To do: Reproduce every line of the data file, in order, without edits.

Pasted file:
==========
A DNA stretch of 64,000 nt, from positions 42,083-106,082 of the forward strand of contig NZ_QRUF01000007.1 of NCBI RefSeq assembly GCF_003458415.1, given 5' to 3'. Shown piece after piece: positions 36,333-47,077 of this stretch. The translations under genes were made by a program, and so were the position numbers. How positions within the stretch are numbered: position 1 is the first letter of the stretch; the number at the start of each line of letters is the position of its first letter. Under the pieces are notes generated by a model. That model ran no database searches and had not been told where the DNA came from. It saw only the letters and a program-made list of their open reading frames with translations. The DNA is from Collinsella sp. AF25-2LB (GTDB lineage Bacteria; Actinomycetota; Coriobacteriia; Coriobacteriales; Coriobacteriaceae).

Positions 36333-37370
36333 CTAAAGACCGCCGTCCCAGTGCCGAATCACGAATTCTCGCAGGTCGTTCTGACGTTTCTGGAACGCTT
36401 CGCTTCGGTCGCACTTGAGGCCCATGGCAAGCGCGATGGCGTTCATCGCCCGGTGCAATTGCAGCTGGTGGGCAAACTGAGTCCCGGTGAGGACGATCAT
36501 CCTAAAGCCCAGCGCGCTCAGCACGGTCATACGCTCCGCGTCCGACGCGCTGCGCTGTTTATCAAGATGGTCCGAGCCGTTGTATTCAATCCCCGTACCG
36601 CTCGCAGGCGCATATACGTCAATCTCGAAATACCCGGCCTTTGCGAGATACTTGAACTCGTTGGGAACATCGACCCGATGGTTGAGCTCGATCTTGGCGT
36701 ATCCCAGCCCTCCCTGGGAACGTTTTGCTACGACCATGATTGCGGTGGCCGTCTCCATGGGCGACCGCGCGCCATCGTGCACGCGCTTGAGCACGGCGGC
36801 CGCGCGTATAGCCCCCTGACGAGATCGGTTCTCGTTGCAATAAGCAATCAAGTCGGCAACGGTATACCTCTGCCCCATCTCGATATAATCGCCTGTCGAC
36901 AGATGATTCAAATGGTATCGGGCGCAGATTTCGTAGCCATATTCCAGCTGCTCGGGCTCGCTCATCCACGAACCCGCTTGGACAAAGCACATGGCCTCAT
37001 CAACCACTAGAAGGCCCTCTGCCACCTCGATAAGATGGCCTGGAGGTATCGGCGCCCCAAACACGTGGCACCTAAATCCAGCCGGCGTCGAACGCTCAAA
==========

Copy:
A DNA stretch of 64,000 nt, from positions 42,083-106,082 of the forward strand of contig NZ_QRUF01000007.1 of NCBI RefSeq assembly GCF_003458415.1, given 5' to 3'. Shown piece after piece: positions 36,333-47,077 of this stretch. The translations under genes were made by a program, and so were the position numbers. How positions within the stretch are numbered: position 1 is the first letter of the stretch; the number at the start of each line of letters is the position of its first letter. Under the pieces are notes generated by a model. That model ran no database searches and had not been told where the DNA came from. It saw only the letters and a program-made list of their open reading frames with translations. The DNA is from Collinsella sp. AF25-2LB (GTDB lineage Bacteria; Actinomycetota; Coriobacteriia; Coriobacteriales; Coriobacteriaceae).

Positions 36333-37370
36333 CTAAAGACCGCCGTCCCAGTGCCGAATCACGAATTCTCGCAGGTCGTTCTGACGTTTCTGGAACGCTT
36401 CGCTTCGGTCGCACTTGAGGCCCATGGCAAGCGCGATGGCGTTCATCGCCCGGTGCAATTGCAGCTGGTGGGCAAACTGAGTCCCGGTGAGGACGATCAT
36501 CCTAAAGCCCAGCGCGCTCAGCACGGTCATACGCTCCGCGTCCGACGCGCTGCGCTGTTTATCAAGATGGTCCGAGCCGTTGTATTCAATCCCCGTACCG
36601 CTCGCAGGCGCATATACGTCAATCTCGAAATACCCGGCCTTTGCGAGATACTTGAACTCGTTGGGAACATCGACCCGATGGTTGAGCTCGATCTTGGCGT
36701 ATCCCAGCCCTCCCTGGGAACGTTTTGCTACGACCATGATTGCGGTGGCCGTCTCCATGGGCGACCGCGCGCCATCGTGCACGCGCTTGAGCACGGCGGC
36801 CGCGCGTATAGCCCCCTGACGAGATCGGTTCTCGTTGCAATAAGCAATCAAGTCGGCAACGGTATACCTCTGCCCCATCTCGATATAATCGCCTGTCGAC
36901 AGATGATTCAAATGGTATCGGGCGCAGATTTCGTAGCCATATTCCAGCTGCTCGGGCTCGCTCATCCACGAACCCGCTTGGACAAAGCACATGGCCTCAT
37001 CAACCACTAGAAGGCCCTCTGCCACCTCGATAAGATGGCCTGGAGGTATCGGCGCCCCAAACACGTGGCACCTAAATCCAGCCGGCGTCGAACGCTCAAA